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Archive for the ‘Oligarchy’ Category

Deterioration of Public Health Parallels Increase in GM Crops and Glyphosate Use

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Marked Deterioration of Public Health Parallels Increase in GM Crops and Glyphosate Use, US Government Data Show

The steep rise in incidence of 22 chronic diseases in the US correlates strongly with the increase in GM crops and the application of glyphosate-based herbicides

Institute of Science in Society      Prof Peter Saunders   Dec. 10, 2014

Ample evidence of glyphosate toxicity already exists

Despite what the manufacturers say, there is ample evidence to show that glyphosate, the active ingredient of Monsanto’s Roundup, Syngenta’s Touchdown, Dow’s Durango and many other herbicides, is highly toxic and a serious hazard to human and animal health. There is documentation of miscarriages, birth defects, carcinogenesis, endocrine disruption, DNA damage, neurotoxicity, and toxicity to liver and kidney at levels well below recommended agricultural use (See, for example, first Chapter of [1] Ban GMOS Now , ISIS special report, [2]  Glyphosate and Cancer, SiS 62). Several countries, among them Denmark, The Netherlands, France, El Salvador and Sri Lanka have recognised the dangers imposed total or partial bans on the use of glyphosate, though the ban in Sri Lanka was lifted under pressure from the manufacturers (Sri Lanka Partially Bans Glyphosate for Deadly Kidney Disease Epidemic  [3]) .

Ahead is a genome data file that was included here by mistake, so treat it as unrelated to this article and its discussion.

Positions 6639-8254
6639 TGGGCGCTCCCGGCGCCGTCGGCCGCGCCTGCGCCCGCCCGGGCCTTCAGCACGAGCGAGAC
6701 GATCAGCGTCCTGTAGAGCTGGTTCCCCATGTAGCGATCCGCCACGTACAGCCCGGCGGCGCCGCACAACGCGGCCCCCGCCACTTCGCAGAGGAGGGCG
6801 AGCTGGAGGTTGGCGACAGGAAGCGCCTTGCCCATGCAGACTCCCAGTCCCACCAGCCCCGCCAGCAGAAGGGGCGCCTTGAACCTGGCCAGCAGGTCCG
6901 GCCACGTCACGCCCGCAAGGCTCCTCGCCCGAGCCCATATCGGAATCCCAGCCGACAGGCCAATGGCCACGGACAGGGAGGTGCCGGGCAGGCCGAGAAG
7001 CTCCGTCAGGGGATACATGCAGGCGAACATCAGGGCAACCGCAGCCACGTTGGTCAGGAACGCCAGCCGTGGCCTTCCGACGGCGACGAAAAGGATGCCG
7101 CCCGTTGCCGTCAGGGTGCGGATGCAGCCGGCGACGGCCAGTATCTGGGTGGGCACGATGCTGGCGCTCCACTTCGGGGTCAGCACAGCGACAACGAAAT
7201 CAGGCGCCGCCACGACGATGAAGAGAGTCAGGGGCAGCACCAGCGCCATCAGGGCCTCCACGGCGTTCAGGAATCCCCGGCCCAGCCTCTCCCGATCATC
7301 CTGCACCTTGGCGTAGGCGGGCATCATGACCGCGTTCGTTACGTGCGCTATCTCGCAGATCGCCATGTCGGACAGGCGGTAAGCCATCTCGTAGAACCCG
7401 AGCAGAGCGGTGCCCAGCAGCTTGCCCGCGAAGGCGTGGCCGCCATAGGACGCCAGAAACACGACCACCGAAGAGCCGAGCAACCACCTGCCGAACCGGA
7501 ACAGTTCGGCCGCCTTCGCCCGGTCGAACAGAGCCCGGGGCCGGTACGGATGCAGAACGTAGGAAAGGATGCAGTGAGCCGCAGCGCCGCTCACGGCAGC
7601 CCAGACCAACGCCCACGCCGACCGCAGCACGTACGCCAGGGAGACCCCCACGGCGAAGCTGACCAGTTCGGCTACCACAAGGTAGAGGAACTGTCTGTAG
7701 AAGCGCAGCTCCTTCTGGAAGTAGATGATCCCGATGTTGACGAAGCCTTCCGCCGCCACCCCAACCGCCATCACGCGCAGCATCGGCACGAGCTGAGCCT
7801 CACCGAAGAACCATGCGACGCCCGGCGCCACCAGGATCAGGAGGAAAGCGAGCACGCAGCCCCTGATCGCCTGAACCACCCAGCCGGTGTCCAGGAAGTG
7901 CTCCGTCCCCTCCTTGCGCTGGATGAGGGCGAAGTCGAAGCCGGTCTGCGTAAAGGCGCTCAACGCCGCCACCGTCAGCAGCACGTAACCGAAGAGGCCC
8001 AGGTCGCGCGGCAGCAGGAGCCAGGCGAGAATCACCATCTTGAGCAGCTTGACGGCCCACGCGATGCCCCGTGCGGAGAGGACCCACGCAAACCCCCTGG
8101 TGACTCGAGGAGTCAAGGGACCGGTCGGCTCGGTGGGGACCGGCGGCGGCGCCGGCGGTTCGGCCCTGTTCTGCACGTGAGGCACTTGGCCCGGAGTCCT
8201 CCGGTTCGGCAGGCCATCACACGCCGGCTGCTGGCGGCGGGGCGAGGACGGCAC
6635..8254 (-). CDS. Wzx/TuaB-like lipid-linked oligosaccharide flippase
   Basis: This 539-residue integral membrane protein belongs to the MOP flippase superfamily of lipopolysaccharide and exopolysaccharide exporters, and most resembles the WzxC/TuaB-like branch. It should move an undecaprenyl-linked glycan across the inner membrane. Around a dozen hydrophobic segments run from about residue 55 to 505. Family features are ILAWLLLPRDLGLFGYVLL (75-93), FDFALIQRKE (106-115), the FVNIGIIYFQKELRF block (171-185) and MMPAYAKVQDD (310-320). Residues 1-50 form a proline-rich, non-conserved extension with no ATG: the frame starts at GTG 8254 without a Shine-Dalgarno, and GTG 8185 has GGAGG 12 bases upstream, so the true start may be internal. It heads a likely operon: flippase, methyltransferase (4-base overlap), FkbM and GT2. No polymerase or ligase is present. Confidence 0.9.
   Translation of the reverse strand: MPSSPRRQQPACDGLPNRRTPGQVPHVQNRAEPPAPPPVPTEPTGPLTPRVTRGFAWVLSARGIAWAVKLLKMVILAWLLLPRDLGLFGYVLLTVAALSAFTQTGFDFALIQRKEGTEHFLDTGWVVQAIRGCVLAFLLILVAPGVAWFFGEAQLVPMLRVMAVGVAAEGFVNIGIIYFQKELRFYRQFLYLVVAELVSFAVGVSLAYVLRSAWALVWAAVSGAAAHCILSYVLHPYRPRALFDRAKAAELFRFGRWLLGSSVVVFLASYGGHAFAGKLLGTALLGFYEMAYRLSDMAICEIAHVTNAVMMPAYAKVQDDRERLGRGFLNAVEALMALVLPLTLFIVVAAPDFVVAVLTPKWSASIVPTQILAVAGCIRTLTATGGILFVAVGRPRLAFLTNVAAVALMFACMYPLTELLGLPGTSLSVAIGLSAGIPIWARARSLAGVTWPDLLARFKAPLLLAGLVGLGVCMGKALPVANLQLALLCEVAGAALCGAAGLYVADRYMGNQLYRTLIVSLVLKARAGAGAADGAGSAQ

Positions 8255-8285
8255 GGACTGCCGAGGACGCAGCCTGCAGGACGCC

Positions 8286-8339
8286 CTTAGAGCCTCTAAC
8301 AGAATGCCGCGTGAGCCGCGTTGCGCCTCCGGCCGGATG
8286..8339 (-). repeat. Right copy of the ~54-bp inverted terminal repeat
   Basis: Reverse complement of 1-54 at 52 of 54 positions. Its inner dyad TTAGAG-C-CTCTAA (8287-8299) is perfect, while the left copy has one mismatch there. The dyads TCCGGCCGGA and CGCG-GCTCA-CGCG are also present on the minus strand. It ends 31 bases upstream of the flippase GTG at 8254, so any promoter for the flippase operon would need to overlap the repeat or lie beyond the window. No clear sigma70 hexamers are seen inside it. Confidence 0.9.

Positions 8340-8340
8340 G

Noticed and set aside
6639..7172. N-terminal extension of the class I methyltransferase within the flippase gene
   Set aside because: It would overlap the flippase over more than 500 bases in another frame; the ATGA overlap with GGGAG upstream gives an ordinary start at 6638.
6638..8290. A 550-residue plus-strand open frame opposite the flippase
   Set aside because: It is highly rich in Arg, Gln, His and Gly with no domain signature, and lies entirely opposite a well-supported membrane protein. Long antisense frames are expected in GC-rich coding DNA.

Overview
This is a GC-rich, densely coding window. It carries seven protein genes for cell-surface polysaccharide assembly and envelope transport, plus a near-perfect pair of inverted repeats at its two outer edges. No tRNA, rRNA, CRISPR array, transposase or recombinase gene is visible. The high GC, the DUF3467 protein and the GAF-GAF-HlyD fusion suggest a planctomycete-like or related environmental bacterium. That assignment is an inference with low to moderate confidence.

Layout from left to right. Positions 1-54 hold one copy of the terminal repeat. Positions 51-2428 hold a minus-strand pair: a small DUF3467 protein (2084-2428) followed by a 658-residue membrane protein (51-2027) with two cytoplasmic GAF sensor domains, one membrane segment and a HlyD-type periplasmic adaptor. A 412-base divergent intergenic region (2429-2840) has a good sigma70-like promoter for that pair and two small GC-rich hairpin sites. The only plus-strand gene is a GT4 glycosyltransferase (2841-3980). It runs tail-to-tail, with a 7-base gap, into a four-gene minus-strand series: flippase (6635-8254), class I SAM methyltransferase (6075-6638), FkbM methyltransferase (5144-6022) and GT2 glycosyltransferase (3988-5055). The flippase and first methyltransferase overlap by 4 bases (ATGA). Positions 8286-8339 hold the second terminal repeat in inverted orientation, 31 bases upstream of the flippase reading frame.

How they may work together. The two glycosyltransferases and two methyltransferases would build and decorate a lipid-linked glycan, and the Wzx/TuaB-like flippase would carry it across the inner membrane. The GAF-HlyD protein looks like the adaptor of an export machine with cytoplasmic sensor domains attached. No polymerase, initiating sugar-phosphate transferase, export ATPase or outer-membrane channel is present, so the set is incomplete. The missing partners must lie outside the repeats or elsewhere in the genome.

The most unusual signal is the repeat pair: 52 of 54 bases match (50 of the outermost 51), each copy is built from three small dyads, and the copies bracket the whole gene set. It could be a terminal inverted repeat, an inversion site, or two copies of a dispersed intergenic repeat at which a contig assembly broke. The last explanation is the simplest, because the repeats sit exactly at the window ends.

Other countries, especially those with large chemical and biotech industries and/or a major commitment to industrial farming, take a totally different view. The US Environmental Protection Agency (EPA) recently increased the permitted tolerance levels for glyphosate residues in food. The European Food Safe Agency (EFSA) has recommended the re-approval of glyphosate for use in Europe with an increase in acceptable daily intake (ADI) from 0.3 to 0.5 mg per kg body weight. It is not surprising that EFSA reached this decision; the review was in fact carried out by a ‘Glyphosate Task Force’ (GTF) made up of a consortium of chemical companies including Monsanto, and based its conclusions largely on reports submitted by the manufacturers (Scandal of Glyphosate Re-assessment in Europe [4]).

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Wal-Mart is concentrated neoliberalism

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Shopping ’til we all drop at Wal-Mart

Wal-Mart is concentrated neoliberalism. From working to weaken government at the same time it gorges on government subsidies, to exploitation of its workforce, to moving production to the places with the lowest wages and weakest laws, to underpaying taxes, the workers who walked out on Black Friday have no shortage of targets.